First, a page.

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Jamaica ~ Yesterday, Today, & Tomorrow

When you think of Jamaica, what comes to mind?  Beaches, Vacations, Paradise, Rastafarian beliefs, and of Course Blue Mountain Coffee. There are several things that make Jamaica what we are today, and I wanted to use this week’s Blog to share some history, contemporary pieces and future hopes. No worries friends there will be no quiz at the end, this is not your old history class, just some things you may find interesting as you read on…

         The third largest Isle in the Caribbean was first stumbled upon by Good ol’ Chris Columbus on his second voyage in May 1494, and since the first trip was so much fun he went back and stayed for a year between 1503-04 on his fourth voyage. The books say he was stranded, but come on folks, we know what he was doing for that  year! Chris broke camp and soon after the Spanish followed in 1509 defending against privateer attacks and calling Spanish Town the  Capital around 1534. The English came along and conquered the island in 1655 but did not fully gain control from The Spanish until1670.

          If you have seen Pirates of the Caribbean, you know that the English settlement of Port Royal was a port of call for several Pirate legends until an earthquake destroyed the city in 1692. Most of the folks then settled across the bay in Kingston which became the largest city and also the capital from 1716 until 1872. It was during this time until the early 19th century that sugar cane became a chief export for Jamaica and with that growth came the African slave labor to plant and harvest this economic endeavor.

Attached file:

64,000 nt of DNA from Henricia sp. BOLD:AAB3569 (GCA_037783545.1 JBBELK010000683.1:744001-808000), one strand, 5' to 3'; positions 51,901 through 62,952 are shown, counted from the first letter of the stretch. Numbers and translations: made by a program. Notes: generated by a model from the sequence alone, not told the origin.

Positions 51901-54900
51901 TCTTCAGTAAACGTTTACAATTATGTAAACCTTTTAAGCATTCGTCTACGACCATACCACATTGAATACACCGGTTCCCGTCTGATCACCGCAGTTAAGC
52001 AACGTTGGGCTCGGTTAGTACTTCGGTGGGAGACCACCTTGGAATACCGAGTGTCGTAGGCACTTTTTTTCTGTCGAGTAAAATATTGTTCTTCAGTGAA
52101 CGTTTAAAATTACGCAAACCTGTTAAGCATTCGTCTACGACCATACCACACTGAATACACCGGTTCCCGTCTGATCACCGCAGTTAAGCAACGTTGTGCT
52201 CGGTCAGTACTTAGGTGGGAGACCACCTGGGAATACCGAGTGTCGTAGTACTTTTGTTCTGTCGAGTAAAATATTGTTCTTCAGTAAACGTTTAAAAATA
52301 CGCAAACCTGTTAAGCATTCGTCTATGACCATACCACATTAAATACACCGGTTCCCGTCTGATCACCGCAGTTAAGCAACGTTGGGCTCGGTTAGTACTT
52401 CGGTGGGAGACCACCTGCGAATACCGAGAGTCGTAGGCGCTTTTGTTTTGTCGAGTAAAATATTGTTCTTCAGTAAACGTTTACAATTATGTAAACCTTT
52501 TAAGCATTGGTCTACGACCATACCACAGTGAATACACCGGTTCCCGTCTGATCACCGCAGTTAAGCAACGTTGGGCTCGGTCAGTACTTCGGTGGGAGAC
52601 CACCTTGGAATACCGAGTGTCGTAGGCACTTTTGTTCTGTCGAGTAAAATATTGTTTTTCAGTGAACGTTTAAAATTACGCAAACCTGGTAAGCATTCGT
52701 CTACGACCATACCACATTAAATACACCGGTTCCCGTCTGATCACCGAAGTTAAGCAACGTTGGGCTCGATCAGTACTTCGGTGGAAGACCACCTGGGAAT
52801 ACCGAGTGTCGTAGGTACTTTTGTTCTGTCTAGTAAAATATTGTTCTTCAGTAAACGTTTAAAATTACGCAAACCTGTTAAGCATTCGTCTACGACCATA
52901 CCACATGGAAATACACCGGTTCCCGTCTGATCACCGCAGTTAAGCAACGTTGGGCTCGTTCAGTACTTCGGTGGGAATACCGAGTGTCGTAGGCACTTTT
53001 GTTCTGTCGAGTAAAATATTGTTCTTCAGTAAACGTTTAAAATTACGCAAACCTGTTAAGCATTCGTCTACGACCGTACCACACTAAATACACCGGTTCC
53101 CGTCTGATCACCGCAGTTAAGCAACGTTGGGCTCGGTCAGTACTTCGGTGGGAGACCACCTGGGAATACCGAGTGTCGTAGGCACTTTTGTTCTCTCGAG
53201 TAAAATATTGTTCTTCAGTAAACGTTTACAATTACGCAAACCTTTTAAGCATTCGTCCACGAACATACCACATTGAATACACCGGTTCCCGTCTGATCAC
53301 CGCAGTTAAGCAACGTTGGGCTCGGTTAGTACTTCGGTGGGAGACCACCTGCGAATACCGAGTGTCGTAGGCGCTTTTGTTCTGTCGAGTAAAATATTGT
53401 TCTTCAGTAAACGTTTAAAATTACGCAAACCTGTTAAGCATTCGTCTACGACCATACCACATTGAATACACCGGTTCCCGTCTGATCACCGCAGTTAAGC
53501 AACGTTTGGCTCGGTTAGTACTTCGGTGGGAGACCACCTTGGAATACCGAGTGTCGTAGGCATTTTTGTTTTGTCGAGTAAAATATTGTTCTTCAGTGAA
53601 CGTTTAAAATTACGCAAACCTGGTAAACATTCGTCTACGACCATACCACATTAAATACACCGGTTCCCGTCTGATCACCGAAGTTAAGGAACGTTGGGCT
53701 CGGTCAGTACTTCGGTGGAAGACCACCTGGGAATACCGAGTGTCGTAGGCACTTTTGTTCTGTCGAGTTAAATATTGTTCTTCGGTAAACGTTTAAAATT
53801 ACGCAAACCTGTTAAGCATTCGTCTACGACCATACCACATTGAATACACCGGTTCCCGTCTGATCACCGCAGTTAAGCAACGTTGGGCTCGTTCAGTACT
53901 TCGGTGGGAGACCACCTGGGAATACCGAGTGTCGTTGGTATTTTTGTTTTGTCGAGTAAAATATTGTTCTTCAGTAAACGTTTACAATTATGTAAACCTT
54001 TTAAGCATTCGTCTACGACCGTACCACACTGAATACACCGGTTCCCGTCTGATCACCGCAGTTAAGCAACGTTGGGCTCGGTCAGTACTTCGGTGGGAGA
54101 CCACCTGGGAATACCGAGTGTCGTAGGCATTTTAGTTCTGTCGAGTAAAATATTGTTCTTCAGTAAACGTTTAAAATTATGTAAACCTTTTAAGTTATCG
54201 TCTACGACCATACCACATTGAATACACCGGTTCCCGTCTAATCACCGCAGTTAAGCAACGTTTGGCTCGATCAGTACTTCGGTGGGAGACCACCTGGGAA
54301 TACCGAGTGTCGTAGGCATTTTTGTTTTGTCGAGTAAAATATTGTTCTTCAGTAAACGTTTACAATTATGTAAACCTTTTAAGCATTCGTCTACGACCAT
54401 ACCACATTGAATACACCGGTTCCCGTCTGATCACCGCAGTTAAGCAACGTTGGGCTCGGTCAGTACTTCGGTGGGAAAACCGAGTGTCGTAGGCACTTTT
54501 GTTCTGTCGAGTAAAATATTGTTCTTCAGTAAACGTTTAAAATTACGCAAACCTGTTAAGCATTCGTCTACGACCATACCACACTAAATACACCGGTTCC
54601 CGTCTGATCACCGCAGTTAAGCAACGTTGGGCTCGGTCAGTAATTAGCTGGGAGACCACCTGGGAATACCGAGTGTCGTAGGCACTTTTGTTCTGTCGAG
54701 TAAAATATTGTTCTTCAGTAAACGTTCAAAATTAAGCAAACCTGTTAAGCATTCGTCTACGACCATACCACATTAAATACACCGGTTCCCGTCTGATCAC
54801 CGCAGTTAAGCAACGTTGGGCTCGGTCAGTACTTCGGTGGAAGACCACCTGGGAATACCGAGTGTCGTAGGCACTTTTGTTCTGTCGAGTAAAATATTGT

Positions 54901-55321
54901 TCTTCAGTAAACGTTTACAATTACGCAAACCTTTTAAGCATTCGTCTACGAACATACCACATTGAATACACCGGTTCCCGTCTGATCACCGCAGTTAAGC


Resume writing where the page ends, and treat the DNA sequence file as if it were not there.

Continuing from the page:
Although there was growth, it was not without cost. The racial tension was escalating as Jamaica had the most counts of slavery uprisings of all the Caribbean Islands until the abolition of slavery in 1834. It was then Jamaicans began the long road toward independence which was finally reached 128 years later in 1962. There are still several instances of civil unrest and turmoils as nearly 20,000 Jamaicans emigrate to The US every year. That is the part no one thinks about when they hear Jamaica. Sad but true, facts none the less as Jamaica’s economy is beginning to rebuild and rebound.

         Hopes for increased tourism and economic growth, all thoughts hold positive tones. As Farmers, we are held close to the day to day courses on the island and try to make things better one day at a time. Dr Reggie Chung Loy, Native Jamaican Farmer and  Chief Surgeon at JFK Hospital in Edison NJ, gives back to those who give us so much. Through Operation Give Back, we use a percentage of profits from Reggie’s Roast to aid and educate the people who help us bring your this rare gem that we are fortunate enough to enjoy. Over the years we have worked with some 500 coffee farmers and their families offering free medical examinations and treatment at  health fairs held at the Cedar Valley Baptist Church in St. Thomas, Jamaica.  The examinations were carried out by a team of Jamaican doctors based in the United States.

         We have also worked  in conjunction with Air Jamaica and participated in Breast Cancer Awareness Month in Jamaica. Working with local surgeons, several breast cancer survivors have had reconstructive surgery completed at a Kingston hospital. Materials, including breast implants were provided by Reggie’s Roast Operation Give Back. And on his trips to the farms during planting and harvest, it is usual to see the Doc bringing supplies home to Jamaica.

       With our chief industries including Tourism and Bauxite (the chief commercial ore of Aluminum) and our agricultural efforts including Sugar, Rum, and a bit of Coffee; we work closely with our trading partners in the US, UK, Europe and Japan to bring  a better tomorrow for our families, friends & colleagues, and those who are less fortunate. I am lucky to be in a position where what I do goes to seeing that come to life.

Cheers to Jamaica’s Tomorrow! ~ Reggie